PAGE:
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What is the difference between immigrant and non-immigrant visas?

On Behalf of Palacios Law Group

People who are not American citizens who come to the United States generally have to obtain a visa. This is a document that identifies your status and your reason for coming here.

Because people have many different reasons for coming to the United States, there are many different categories of visas. However, there are two basic types: immigrant and non-immigrant visas. You need a visa to enter the United States, but the type of visa you need depends on how long you intend to stay

Non-immigrant visa

According to U.S. Customs and Border Protection, if you only intend to stay in the United States for a short time, you need a non-immigrant visa. People come to the United States on a non-immigrant visa for many different reasons. Some are vacationing, while others are traveling for business. You may require a non-immigrant visa if you intend to study in the United States or receive medical treatment but then plan to return to your country of origin. A non-immigrant visa deems you eligible to come into the United States but does not automatically grant you entry.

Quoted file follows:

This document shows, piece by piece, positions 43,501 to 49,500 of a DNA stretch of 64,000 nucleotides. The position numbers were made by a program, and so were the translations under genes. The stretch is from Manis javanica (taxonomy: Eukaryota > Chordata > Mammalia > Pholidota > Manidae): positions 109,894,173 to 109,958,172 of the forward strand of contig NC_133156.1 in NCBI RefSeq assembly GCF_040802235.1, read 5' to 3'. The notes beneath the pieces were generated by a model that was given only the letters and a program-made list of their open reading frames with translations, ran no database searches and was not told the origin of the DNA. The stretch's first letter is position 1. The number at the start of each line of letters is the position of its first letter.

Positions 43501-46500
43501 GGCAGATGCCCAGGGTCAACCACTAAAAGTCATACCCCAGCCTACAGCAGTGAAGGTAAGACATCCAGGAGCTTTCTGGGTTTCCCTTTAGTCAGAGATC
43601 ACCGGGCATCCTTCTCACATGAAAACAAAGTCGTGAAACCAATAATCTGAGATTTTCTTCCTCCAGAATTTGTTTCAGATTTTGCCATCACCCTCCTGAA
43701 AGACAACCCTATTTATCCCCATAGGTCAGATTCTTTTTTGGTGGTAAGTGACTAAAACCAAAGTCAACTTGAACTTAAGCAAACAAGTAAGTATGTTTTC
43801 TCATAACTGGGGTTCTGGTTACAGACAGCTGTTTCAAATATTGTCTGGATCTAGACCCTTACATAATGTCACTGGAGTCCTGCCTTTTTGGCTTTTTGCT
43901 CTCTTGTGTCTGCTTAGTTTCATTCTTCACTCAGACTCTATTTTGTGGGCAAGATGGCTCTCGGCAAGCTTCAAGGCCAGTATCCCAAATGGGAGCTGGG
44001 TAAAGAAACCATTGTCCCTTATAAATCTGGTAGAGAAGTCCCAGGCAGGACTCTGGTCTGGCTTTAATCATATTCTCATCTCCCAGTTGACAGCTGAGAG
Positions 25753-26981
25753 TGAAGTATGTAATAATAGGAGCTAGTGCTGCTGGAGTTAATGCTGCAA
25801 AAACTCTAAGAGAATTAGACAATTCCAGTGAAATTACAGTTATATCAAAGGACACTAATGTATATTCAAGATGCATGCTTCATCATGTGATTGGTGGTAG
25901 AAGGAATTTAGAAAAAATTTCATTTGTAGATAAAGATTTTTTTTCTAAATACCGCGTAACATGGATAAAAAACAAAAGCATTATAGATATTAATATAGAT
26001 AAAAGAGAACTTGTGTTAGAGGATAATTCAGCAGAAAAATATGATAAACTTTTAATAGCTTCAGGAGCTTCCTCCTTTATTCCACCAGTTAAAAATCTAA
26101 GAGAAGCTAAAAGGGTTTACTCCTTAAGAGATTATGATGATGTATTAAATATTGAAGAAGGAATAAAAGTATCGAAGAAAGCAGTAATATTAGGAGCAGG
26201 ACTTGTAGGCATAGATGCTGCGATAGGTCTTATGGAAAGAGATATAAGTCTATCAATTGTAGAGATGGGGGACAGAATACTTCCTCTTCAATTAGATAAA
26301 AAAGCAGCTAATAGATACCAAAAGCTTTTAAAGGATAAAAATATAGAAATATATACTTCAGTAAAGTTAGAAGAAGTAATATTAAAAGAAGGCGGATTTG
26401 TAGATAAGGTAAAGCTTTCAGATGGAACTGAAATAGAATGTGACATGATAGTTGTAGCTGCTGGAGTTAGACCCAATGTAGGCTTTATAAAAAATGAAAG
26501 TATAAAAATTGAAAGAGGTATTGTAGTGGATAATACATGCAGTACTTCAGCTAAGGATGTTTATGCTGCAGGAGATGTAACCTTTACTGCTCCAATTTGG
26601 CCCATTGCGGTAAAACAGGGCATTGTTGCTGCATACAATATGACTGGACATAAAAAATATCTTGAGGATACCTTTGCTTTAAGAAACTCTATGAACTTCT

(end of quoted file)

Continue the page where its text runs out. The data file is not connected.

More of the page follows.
Immigrant visa

If you intend to live and work permanently in the United States, you need to obtain an immigrant visa. Upon receiving endorsement of your paperwork by a CBP official, your visa grants you lawful permanent resident status. An immigrant visa has an expiration date, so you must present it at a U.S. port of entry before it expires.

If you fall into one of several special categories, you can petition U.S. Citizenship and Immigration Services on your own behalf. More often, you have to have someone sponsor you and make the application, such as an employer or a family member in the United States.

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